Artemisia Gentileschi: Artist and Woman of Honour. Jane McChrystal.

Overlooked for centuries, her paintings were often wrongly attributed to her father, Orazio Gentileschi.  In the same period her work sank to a level of obscurity equal to that one of her greatest influences, Caravaggio.  His reputation was restored in the 1920’s.  Artemisia Gentileschi had to wait a little longer.

Germaine Greer’s book on lost women artists The Obstacle Race, published in 1979, included this description of Gentileschi’s Susannah and the Elders, depicting a scene from the Book of Daniel, popular with contemporary artists:

Her body is not displayed in Susannah’s conventional posture of self-caressing, to excite the observer: she sits heavily, crumpled against the cruel stone of the coping, turning her face away from implication in the tangled drama of the two men conspiring to destroy her.  Her useless hands do not so much defend her, as draw her into ruinous complicity with her enemies …

Last year this painting was displayed in the National Gallery as part of the Beyond Caravaggio Exhibition.  The Palazzo Braschi in Rome is staging a major exhibition of her work until May 2017.  In the meantime books, essays, a novel, The Passion of Artemisia and a French film, Artemisia, have brought her to the attention of modern audiences.

Greer identified one revolutionary aspect of Gentileschi’s work: her ability to create a dynamic representation of a story, which involves viewers, rather than leaving them as passive spectators.  Other Baroque painters were experimenting with the same narrative technique in the early 17th Century, but women artists were still expected to stick with more static, traditional forms such as portraiture.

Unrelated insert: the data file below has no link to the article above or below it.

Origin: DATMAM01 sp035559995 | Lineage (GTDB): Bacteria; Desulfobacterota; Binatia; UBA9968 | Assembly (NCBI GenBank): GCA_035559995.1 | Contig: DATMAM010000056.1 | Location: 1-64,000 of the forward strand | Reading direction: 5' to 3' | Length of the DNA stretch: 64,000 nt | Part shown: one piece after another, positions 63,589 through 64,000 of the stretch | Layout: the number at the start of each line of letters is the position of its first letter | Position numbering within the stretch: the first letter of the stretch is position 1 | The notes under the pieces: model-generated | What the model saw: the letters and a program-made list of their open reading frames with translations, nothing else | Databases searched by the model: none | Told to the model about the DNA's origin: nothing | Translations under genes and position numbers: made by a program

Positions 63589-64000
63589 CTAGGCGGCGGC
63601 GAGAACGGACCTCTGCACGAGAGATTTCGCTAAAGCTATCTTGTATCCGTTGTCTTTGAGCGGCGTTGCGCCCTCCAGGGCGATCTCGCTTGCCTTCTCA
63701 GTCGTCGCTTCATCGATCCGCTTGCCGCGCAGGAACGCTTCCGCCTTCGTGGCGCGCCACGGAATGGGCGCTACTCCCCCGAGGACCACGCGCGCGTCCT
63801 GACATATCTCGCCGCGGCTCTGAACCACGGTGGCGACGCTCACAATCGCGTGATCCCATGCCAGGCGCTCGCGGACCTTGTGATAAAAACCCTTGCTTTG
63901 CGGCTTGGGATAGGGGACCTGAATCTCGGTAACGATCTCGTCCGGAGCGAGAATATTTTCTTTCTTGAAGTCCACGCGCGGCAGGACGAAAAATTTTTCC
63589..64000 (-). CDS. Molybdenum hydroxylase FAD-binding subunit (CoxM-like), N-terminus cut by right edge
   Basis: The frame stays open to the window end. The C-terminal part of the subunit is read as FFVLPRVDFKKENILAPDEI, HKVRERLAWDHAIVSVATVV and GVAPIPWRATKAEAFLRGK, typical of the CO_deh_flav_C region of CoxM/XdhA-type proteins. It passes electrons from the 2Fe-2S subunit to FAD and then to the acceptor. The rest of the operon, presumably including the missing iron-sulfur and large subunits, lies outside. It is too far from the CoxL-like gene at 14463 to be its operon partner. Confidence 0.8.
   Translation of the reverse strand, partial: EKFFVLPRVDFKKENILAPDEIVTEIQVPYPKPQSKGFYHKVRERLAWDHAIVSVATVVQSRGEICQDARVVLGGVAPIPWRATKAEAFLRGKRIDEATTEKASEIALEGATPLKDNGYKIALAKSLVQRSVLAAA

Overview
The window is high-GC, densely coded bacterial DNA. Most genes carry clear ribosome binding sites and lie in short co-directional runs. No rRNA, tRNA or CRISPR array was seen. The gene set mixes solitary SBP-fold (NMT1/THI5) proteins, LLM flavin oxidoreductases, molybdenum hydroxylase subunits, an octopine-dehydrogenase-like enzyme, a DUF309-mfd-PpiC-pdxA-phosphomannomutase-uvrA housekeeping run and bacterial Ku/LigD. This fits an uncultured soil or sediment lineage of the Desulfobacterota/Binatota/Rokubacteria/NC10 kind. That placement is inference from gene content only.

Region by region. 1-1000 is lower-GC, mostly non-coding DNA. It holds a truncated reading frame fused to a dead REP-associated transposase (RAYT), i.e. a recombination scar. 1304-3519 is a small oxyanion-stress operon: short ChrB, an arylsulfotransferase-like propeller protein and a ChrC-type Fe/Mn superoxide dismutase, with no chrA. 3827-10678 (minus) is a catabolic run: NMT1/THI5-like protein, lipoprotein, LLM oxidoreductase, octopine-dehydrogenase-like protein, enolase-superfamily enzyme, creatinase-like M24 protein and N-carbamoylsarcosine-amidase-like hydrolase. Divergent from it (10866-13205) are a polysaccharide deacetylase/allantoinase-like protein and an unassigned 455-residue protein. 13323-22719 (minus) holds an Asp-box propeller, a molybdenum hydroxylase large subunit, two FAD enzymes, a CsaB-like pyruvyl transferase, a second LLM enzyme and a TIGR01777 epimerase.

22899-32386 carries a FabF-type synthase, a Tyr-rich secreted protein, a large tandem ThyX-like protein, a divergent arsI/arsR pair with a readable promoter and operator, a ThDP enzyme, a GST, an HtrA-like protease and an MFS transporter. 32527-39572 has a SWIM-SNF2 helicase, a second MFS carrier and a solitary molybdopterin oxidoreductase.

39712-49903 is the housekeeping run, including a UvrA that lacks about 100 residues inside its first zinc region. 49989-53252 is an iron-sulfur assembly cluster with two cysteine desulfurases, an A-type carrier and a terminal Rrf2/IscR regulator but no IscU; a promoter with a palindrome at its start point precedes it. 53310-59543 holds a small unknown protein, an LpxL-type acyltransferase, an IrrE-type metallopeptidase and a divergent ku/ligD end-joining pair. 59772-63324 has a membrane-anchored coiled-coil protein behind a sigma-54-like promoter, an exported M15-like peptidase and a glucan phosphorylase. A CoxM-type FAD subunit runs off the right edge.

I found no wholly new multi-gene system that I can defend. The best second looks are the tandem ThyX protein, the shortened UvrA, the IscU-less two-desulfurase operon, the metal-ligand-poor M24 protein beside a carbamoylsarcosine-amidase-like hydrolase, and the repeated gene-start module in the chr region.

Her figures were full of emotion, shorn of idealisation and set within dramatically contrasting light and shadow which amplified their effect.  Her most famous painting, Judith and Holofernes, literally an Apocryphal story, shows Judith and her servant cutting off the head of the Assyrian general who has besieged their home town Bethulia: two strong women, with well-developed forearms hold down Holofernes with great force and hack off his head.  The blood flows freely.

Many interpret this painting as Gentileschi’s way of avenging herself on Agostino Tassi, the man who raped her when she was 19.

Tassi was brought to trial by Orazio Gentileschi in 1612.  Transcripts of Artmesia’s testimony still exist, where she told how Tassi raped her and she injured him with a knife in the struggle to defend her virtue.  The court tested her veracity by squeezing her fingers with an instrument of torture known as the sibille.  Tassi endured no such ordeal, but he was found guilty and ordered to go into exile from Rome.

The court which tried Tassi had no interest in bringing him to justice for Artemisia’s personal violation.  It functioned to prove that she fought for her virtue in order to establish his guilt.*

If Tassi had fulfilled the promise he made her father to marry Artemisia after the rape, Orazio would not have taken him to court.  He did so to restore honour to the family name.  In the end Tassi did not go into exile and Artemisia was married off to one of her father’s debtors, Pierantonio Stiattesi, and sent to Florence.  Everyone’s face was saved.